Moose is great! At its very basic, it simplifies the boilerplate required to
create Perl objects immensely, providing attributes with type constraints,
method modifiers for semantic enhancement, and role-based class composition for
better code re-use.
Moose is built on top of Class::MOP. MOP stands for Meta-Object Protocol. A
meta-object is an object that describes an object. So, each attribute and
method in your class has a corresponding entry in the meta-object describing
it. The meta-object is where you can find out what type constraints are on an
attribute, or what methods a class has available.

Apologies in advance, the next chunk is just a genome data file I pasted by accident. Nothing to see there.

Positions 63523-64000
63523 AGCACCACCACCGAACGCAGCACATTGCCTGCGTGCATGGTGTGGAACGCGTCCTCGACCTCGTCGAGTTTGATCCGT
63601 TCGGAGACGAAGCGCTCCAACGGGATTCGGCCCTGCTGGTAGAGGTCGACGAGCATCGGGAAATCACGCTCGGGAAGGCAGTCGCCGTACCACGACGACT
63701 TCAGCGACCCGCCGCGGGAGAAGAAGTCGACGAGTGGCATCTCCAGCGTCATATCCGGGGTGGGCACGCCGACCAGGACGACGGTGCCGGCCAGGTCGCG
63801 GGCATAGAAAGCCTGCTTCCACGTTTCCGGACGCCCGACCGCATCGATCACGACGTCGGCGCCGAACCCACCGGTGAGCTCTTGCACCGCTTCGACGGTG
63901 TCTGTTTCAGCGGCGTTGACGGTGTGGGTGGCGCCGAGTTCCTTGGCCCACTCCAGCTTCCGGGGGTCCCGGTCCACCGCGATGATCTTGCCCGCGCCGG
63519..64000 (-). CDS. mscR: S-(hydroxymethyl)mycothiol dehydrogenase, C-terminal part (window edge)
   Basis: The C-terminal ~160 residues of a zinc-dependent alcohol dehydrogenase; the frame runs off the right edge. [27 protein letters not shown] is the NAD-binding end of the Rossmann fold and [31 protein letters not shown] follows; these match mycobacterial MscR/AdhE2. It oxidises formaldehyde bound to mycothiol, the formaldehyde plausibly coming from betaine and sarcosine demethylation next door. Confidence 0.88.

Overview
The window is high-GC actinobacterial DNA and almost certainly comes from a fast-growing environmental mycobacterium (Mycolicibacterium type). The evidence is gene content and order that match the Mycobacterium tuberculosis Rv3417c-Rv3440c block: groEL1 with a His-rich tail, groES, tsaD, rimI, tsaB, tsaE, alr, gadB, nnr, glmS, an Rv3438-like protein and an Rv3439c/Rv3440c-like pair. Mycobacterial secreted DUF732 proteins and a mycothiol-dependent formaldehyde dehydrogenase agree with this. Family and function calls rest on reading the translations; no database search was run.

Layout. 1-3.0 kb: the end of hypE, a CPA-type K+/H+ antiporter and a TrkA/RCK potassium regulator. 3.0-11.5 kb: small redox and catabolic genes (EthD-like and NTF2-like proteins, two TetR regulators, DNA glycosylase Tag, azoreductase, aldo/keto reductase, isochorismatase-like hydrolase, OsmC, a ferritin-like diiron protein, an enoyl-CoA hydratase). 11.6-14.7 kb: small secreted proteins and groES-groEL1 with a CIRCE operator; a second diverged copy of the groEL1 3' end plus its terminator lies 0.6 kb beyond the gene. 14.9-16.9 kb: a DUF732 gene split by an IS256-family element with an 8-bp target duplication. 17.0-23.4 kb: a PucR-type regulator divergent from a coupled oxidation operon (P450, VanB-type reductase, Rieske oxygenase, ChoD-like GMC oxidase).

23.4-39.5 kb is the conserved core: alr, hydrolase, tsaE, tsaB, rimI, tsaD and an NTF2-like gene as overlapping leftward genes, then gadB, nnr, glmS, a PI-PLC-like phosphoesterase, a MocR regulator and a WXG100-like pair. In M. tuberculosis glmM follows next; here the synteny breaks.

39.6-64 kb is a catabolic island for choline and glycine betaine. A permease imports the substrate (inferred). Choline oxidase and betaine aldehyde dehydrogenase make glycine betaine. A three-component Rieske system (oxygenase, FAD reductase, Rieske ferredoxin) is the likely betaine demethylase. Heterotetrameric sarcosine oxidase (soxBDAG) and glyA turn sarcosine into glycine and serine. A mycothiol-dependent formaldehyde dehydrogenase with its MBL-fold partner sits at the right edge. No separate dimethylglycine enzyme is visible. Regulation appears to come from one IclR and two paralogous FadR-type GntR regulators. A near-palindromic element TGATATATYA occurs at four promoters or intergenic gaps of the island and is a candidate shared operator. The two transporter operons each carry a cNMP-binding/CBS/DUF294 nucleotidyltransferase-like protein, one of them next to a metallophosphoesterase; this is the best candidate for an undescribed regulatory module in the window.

Since the meta-object is a Plain Old Perl Object, we can call methods on it at
runtime. Using those meta-object methods to add an attribute would modify our
object, adding that attribute to the object. Using Class::MOP, we can compose
classes at runtime!
Continue reading Run-time Class Composition With Moose...
How often have I told myself, "I'll kludge this now and rewrite it later"? And
how many times did I actually go back and rewrite that kludgy bit? "Too often"
and "not enough". Many job postings include the phrase "update legacy
applications," as a euphemism for "rewrite poorly-designed spaghetti." The Y2K
problem was a huge exercise in code out-living the developer's plan, with a
healthy dose of cargo-culting thrown in. Lately, I've been learning to plan for
a likely possibility: My code will survive to haunt my bug lists and my resume
for a long time.
Continue reading Chicago.PM - Beyond grep - Expanding the Programmer Toolset...